(28) record the quintet before he died. In May 1950, he recorded the quintet for the BBC with the Aeolian Quartet. Feeling that he was near the end of his life, Medtner sat down in September 1951 to put all his written work in order. Manuscripts of his completed works were numbered and ordered. All the rest of the writings—the sketches and notebooks—were burnt by Anna at Medtner’s request. In the early morning of November 13, 1951, Medtner passed away. He was buried the next day in a cemetery close to his home in London, and on his tombstone lay an urn with Emil’s ashes. Without Medtner, Anna found her life to be without meaning. She returned to Moscow in 1958, taking with her all the manuscripts and other written works by Medtner. These are now housed in the Glinka Museum of Musical Culture in Moscow. In 1965, a complete edition of Medtner’s work, in twelve volumes, was published by the Soviet Ministry of Culture.. !17.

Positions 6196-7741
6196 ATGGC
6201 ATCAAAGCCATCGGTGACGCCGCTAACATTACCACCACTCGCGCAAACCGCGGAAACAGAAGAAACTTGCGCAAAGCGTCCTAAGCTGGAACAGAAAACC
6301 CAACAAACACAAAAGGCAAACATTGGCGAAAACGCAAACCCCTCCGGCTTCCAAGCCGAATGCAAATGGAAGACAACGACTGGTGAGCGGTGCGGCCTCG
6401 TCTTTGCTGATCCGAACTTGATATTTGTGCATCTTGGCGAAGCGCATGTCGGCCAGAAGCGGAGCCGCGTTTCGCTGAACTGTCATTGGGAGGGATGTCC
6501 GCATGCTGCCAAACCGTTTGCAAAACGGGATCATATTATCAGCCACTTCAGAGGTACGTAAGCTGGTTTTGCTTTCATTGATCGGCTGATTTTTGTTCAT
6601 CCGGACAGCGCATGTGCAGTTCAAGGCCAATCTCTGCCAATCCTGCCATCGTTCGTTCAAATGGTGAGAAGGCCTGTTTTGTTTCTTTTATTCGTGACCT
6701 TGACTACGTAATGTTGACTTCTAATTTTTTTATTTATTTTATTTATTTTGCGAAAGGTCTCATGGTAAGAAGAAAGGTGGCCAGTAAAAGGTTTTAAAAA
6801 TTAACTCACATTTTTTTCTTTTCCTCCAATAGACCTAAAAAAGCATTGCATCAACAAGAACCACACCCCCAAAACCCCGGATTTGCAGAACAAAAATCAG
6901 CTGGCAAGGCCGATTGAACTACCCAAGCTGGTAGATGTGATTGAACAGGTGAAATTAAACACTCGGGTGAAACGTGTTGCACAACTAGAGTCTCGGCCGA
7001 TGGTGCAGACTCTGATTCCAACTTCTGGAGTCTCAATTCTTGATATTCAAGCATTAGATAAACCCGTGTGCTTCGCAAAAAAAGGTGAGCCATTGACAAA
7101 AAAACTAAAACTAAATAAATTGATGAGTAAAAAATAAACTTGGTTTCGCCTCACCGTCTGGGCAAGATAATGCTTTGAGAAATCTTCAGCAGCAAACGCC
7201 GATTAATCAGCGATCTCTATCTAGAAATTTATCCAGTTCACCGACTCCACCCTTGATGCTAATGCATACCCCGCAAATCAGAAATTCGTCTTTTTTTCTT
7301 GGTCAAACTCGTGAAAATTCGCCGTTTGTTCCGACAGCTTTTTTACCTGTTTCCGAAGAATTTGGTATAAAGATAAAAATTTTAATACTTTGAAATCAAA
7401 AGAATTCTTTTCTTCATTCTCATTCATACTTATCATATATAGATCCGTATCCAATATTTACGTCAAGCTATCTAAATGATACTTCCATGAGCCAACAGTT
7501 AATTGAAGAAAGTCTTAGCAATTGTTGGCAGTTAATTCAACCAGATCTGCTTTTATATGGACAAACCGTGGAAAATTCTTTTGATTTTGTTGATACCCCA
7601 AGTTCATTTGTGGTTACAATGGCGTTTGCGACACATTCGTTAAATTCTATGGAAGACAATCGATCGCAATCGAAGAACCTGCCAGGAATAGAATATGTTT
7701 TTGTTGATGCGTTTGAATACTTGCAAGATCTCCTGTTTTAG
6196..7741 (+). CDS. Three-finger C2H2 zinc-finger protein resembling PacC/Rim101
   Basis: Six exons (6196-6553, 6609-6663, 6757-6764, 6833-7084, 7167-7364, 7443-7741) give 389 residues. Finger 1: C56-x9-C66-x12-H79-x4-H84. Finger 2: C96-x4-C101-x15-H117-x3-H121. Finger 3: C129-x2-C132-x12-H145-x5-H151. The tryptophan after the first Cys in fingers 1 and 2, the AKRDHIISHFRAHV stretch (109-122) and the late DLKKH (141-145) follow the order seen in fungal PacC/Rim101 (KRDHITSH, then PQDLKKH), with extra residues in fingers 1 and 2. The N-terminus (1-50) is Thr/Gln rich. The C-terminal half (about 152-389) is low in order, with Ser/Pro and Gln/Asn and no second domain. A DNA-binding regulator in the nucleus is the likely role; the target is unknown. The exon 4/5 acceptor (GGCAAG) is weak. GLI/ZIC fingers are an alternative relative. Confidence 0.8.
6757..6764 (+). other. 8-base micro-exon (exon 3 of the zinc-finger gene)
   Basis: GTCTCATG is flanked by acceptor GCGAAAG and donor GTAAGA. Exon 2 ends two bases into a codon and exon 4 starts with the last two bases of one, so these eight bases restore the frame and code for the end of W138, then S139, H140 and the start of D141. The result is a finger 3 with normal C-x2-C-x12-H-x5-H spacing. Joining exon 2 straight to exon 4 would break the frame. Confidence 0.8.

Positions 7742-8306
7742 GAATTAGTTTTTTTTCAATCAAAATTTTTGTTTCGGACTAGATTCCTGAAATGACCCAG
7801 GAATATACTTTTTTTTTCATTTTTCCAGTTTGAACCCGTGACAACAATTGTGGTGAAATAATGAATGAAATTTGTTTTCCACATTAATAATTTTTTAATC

(29) Chapter Two This chapter discusses the first half of Medtner’s book, The Muse and the Fashion. In it, Medtner outlines what he believed to be the “laws” of music and is most pertinent to understanding his compositional process and ethos. The inspiration for The Muse and the Fashion came from Medtner’s contempt for some of his contemporaries’ music. Towards the end of 1925, Zimmermann, Medtner’s publisher, contacted him to renegotiate his contract due to the lackluster sales. With good intent, Zimmermann suggested to Medtner that his music would fare better with audiences if it were composed in the stylistic vein of the “fashionable” Stravinsky. Feeling insulted, Medtner engaged in an exchange of letters with his former student, Panteleymon Vasilyev, philosophizing about the aesthetics and language of music.31 Most importantly, in these letters, Medtner made his stand against the so-called “progress” (modernism) and waged his “defence of the foundations of the Art of Music.”32 In order to understand Medtner’s disdain towards the musical trends of his time, his musical attitude and compositional beliefs must be understood in a historical context. Medtner lived and composed in a time when the expressionist movement (in music and art) were all the rage, and Stravinsky was considered by many to be the forerunner of musical trends.33 What others saw as progress in the music of their day, Medtner saw as the decline of the musical values he believed in. In a letter to an acquaintance, Grigory Beklemishav, he wrote, that he was born “a whole hundred years late.”34 In his book, Medtner did not name any specific “modernist” composers when discussing the issues in question. However, he did do so in letter to friends and family, naming specific composers such as Prokofiev and Schoenberg. The negative feelings he had were clear; both in his letters, and as noted by others such as his wife, Anna in her own letters. 31. Barrie Martyn, Nicolas Medtner: His Life and Music (Vermont: Aldershot and Brookfield, 1995), 175.. 32. This quote is the subtitle of The Muse and the Fashion.. 33. Ibid., 174.. 34. Ibid., 175. !18.